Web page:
UCSB Admissions Drop Slightly
The number of freshmen admitted to UCSB dropped for the class of 2023, according to preliminary statistics released by the University of California on Monday. Admissions also fell for first-generation, low-income, and students transferring from community college, but international student numbers increased.
The early numbers for UCSB showed that total freshmen decreased from 29,782 for the Class of 2022 to 27,719 for 2023; of those who filed applications for the school, 29.7 percent of freshmen were admitted. California residents make up the majority (17,720), about 4,000 came from other states, and about 6,000 from other countries. Transfer students admitted to UCSB also decreased by almost 700 people. The majority of transfers were California residents (7,861); very few came from out-of-state (57); international students made up 1,539 of transfers.
The UC system overall saw a slight increase of 161 admits for the freshman class of 2023, while the number of transfers decreased by three. Though more freshmen were admitted system-wide, fewer applications were filed, decreasing from 181,918 to 176,530. UCSB’s applications were up — from 92,294 to 93,423 — a trend reflected at Davis, Irvine, Merced, Riverside, and San Diego. Decreases occurred at Berkeley, Los Angeles, and Santa Cruz.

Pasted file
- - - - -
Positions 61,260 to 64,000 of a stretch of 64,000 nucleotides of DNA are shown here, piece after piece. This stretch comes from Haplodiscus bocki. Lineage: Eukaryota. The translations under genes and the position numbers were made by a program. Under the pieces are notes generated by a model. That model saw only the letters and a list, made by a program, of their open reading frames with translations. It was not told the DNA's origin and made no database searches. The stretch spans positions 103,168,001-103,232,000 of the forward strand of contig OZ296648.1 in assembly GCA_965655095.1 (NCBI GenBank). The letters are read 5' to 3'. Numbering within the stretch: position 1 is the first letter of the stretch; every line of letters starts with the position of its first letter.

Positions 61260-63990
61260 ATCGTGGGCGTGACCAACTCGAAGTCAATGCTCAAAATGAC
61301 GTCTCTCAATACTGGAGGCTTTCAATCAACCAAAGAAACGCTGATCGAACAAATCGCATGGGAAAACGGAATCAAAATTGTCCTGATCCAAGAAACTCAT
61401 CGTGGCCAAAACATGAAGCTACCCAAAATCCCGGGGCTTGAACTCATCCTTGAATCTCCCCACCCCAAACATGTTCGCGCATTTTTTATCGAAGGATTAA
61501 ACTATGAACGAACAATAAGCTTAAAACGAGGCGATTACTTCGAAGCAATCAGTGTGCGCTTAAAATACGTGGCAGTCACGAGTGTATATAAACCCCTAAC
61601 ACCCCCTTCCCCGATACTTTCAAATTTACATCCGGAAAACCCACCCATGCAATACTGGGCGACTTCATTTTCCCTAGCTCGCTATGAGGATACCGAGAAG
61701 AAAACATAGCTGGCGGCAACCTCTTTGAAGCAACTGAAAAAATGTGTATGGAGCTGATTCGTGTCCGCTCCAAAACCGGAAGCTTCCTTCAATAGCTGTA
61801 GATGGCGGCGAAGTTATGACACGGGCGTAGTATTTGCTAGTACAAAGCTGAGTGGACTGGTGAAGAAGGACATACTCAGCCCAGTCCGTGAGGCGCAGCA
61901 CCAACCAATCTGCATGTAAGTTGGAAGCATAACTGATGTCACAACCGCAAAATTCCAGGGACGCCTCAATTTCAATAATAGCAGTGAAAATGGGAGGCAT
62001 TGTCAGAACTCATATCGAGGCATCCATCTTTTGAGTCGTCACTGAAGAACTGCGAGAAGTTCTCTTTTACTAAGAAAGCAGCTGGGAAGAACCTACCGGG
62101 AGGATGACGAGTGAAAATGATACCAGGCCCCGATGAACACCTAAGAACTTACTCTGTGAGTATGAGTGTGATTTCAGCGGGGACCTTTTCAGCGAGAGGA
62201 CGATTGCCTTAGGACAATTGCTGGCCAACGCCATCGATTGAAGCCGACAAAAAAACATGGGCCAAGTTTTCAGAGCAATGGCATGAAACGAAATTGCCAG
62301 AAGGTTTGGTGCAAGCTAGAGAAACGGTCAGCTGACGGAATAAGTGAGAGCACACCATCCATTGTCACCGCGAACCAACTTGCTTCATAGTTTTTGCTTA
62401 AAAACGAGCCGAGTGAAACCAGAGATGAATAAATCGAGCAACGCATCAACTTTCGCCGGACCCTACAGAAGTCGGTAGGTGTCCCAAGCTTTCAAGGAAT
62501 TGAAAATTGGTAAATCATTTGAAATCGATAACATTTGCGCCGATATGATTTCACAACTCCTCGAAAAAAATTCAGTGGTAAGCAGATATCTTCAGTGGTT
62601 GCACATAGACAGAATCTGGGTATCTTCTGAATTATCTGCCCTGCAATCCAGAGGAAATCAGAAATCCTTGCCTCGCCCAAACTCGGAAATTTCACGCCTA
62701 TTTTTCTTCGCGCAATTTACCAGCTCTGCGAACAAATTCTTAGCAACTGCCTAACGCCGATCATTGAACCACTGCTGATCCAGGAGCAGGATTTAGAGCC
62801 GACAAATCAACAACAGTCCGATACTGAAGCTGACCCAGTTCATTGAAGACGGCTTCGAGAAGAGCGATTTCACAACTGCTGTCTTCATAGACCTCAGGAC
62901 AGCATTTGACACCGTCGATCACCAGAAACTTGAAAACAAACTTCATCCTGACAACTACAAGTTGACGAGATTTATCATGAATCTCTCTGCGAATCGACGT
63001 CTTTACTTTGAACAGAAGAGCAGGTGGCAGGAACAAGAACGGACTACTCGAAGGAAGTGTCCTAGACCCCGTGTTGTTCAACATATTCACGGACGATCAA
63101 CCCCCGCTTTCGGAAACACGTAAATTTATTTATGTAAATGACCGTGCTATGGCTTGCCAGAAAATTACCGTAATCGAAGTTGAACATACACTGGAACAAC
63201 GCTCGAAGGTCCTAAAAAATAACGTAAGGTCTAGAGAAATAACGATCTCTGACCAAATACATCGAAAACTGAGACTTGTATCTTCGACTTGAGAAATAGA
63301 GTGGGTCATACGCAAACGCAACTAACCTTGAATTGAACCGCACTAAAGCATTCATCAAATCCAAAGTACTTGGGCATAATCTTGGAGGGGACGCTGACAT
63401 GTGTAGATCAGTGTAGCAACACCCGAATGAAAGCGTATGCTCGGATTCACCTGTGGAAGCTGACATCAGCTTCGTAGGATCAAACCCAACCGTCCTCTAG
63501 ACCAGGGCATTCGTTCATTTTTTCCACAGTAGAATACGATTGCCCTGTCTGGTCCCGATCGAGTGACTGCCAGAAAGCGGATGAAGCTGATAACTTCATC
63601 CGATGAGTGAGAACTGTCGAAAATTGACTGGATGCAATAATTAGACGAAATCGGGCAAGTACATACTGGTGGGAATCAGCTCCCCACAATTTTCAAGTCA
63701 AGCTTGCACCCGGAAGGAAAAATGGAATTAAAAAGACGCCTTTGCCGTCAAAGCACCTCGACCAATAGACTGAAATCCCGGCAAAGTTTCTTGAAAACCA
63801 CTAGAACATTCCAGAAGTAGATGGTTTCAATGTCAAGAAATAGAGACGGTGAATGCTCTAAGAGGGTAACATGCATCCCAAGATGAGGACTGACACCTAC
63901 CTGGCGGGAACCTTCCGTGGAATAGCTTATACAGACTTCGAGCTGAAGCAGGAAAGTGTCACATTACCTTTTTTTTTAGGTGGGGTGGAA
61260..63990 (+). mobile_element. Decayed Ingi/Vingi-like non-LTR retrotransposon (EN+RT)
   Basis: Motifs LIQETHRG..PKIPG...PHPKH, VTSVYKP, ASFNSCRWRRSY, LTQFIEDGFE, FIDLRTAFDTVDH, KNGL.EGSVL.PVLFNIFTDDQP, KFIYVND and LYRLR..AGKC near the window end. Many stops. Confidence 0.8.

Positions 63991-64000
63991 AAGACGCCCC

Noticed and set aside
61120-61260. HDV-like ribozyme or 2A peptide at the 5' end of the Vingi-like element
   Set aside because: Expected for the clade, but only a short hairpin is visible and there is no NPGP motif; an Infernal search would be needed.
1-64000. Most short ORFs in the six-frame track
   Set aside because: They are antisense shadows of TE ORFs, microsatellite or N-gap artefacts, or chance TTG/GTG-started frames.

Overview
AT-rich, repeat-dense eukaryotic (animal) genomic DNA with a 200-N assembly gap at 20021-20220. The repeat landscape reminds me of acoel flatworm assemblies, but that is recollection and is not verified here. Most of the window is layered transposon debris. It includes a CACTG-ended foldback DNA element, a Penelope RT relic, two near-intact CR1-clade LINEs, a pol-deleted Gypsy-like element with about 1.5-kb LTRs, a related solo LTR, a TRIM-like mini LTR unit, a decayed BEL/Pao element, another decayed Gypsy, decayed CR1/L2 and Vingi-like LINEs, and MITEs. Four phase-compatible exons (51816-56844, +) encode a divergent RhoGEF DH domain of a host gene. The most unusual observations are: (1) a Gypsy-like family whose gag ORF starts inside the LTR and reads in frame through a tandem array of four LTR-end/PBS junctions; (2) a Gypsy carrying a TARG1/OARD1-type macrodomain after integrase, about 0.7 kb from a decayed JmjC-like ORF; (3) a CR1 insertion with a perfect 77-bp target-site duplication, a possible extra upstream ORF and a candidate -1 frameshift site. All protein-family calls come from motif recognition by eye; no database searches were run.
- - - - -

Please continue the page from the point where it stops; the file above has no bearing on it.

“The best and the brightest young minds continue to make UC their university of choice, and I am pleased to welcome all of these remarkable students this year,” UC President Janet Napolitano said in a press release.
At UCSB, more than 37 percent (6,406) of freshmen and 48 percent (3,529) of the transfer students are the first in their family to head for university, meaning neither parent has a four-year college degree. This is a decrease of more than 1,000 freshmen and about 200 transfer students compared to last year. Additionally, 35 percent (5,699) of admitted freshmen are from low-income families and 50 percent (3,678) of transfers are low-income — just over 700 fewer freshmen and 200 fewer transfers compared to last year.
UCSB has bragging right as a college for first-generation students, establishing the Education Opportunity Program in 1966 specifically for first-generation and low-income students. The program now helps more than a third of the UCSB community, according to the program’s website.
International students were admitted to UCSB at a rate of 34 percent — 17,104 applicants to 5,925 admitted. Compared to the previous year, UCSB saw a 7 percent increase in the number of international students who were admitted, while the nine UC undergrad campuses registered decreases.
All data released by the UC can be viewed here.
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